The American Creme horse can trace its roots back to one ancestor. It is an all American breed like the Quarter Horse, though it is a very young breed by genetic standards. This horse has gone by different names during this short period of time to include American Albino. After 1963, this line has been known as The American White Horse. It is not to be confused with the American Cream which is a cream colored draft horse. Though this breed was also founded in the United States their histories are entirely different.


The original American Creme horse was a stud by the name of Old King. He was born in 1908 in the state of Illinois. He was owned by a professor named William P. Newall. Old King was true white in color, with pink skin, and brown eyes. He was about 15.2 hands in height and weighed in around 1200 pounds. Old King was very will built with good conformation and well defined muscling. His demeanor was gentle and intelligent and he proved to be very trainable. He could be ridden and driven, was used in parades, and as part of a high school riding drill team.

In 1917, two brothers from Nebraska named Caleb and Hudson Thompson decided they wanted to start a new breed of horse. They purchased Old King to cross with a band of Morgan mares in hopes of making a breed that would be white in color. Using very scientific methods for the time, the brothers ended up being very successful. Old King sired white horses at a rate of 50% when bred to colored mares. From his offspring, 75-80% threw white progeny.

Old King sired many offspring until his death of swamp fever in 1922. His offspring were used for many different activities. The Caleb Thompson family had a traveling show of young troubled teenagers who performed trick riding at rodeos and events. The horses became quite famous because of this show and many people bought their horses to use for driving, riding, entertainment, dressage, jumping and farming.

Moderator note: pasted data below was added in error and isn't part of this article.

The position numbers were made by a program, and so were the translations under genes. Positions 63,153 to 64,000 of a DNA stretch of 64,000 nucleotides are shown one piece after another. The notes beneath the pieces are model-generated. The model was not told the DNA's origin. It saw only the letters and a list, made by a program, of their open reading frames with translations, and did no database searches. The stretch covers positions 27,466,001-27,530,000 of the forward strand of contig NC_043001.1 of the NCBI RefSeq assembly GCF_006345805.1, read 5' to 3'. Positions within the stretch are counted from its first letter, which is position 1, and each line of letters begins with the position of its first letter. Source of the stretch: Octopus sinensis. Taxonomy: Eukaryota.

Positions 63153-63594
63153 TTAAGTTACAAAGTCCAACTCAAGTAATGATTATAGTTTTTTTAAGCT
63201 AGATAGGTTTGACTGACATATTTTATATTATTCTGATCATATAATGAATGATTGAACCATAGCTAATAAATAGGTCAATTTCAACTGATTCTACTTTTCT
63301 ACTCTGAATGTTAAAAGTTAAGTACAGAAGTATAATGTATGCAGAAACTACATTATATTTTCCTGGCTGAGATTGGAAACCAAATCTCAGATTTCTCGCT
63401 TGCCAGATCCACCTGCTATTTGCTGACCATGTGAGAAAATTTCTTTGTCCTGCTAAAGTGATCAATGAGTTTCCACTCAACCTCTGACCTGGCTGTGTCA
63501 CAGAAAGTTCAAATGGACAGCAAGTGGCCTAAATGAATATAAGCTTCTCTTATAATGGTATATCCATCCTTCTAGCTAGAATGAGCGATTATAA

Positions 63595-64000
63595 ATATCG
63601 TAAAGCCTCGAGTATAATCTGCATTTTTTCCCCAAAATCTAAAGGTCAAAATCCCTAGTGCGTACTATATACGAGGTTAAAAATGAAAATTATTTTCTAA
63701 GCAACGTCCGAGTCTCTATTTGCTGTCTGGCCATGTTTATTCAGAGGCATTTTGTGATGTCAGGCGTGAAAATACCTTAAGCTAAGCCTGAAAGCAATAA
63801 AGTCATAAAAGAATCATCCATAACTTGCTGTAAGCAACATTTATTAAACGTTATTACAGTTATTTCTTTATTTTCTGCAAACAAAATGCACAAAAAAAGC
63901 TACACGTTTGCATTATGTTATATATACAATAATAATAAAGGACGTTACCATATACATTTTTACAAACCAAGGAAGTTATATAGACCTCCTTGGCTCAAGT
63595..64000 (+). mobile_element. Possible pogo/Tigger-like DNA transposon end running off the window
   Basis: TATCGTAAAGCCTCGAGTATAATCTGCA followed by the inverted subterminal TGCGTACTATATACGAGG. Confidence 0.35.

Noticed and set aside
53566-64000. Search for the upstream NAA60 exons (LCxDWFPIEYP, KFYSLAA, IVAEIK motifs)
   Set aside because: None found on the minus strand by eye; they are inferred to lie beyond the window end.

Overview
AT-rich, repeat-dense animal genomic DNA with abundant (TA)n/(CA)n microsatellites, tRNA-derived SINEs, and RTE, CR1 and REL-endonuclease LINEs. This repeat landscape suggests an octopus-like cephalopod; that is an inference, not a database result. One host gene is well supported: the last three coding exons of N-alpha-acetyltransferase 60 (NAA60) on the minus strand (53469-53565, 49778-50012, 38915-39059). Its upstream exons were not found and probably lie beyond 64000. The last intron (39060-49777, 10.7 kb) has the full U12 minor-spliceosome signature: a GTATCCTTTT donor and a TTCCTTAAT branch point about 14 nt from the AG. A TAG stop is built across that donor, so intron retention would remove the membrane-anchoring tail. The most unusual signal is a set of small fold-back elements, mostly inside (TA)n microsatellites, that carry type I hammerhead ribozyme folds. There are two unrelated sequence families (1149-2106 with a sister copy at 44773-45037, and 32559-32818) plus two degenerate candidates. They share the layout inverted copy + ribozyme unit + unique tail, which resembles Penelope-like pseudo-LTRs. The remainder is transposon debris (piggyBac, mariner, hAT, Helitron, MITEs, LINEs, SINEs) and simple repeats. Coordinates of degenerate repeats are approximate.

There are many famous horses who were American Albino including the star of the film “Thunderhead.” In 1937, the Thomson’s founded the American Albino Horse Club to record the offspring of Old King. The first horse registered was Old King’s grandson, Snow Chief 2nd. Originally the registry was only for offspring of Old King, but eventually it opened to include horses of any lineage or breed who met the requirements.

In 1985, the American Albino Horse Club reorganized to become the International American Albino Association.

Though the American Creme has gone by the name American Albino it is not a true albino, as albinism is a recessive gene and the white gene is obviously dominant. There are no problems associated with a recessive gene such as a weak immune system or mental instability. The one drawback of a white horse is that the skin is pink, making the horses more prone to sun sensitivity. They don’t necessarily get dirtier than other colored horses but the dirt definitely stands out more.


The American Creme can be divided into two categories: The American Creme and the American White. The American Creme must have pink skin and its coat color can range from an ivory color to a cream color. Its eyes are usually pale blue or pale amber.

American Crème mares will almost always produce 100% Creme color when bred to another creme. When bred to a colored horse it will usually dilute the color (example: American Creme and chestnut produces a Palomino).

To be classified as an American White, the horse must have pink skin and no pigmentation in the hair coat whatsoever. The eyes will be brown, amber pale blue, or multi-colored. A few small spots are allowed on the skin but the hair coat must be all white. The American White produces 50% white when they are bred to stock that is colored. It will sometimes produce a colored foal when bred to another white.

The conformation of both of these branches is varied due to the multiple bloodlines and breeds that are classified as American Creme/White.

The American Creme Today

Currently the International American Albino Association (IAAA) offers high point year end awards to promote the use and showing of the American Creme. People use them for all types of activities. Some of the most popular uses are English and Western show and pleasure, driving, parade and entertainment, jumping, endurance and working horses.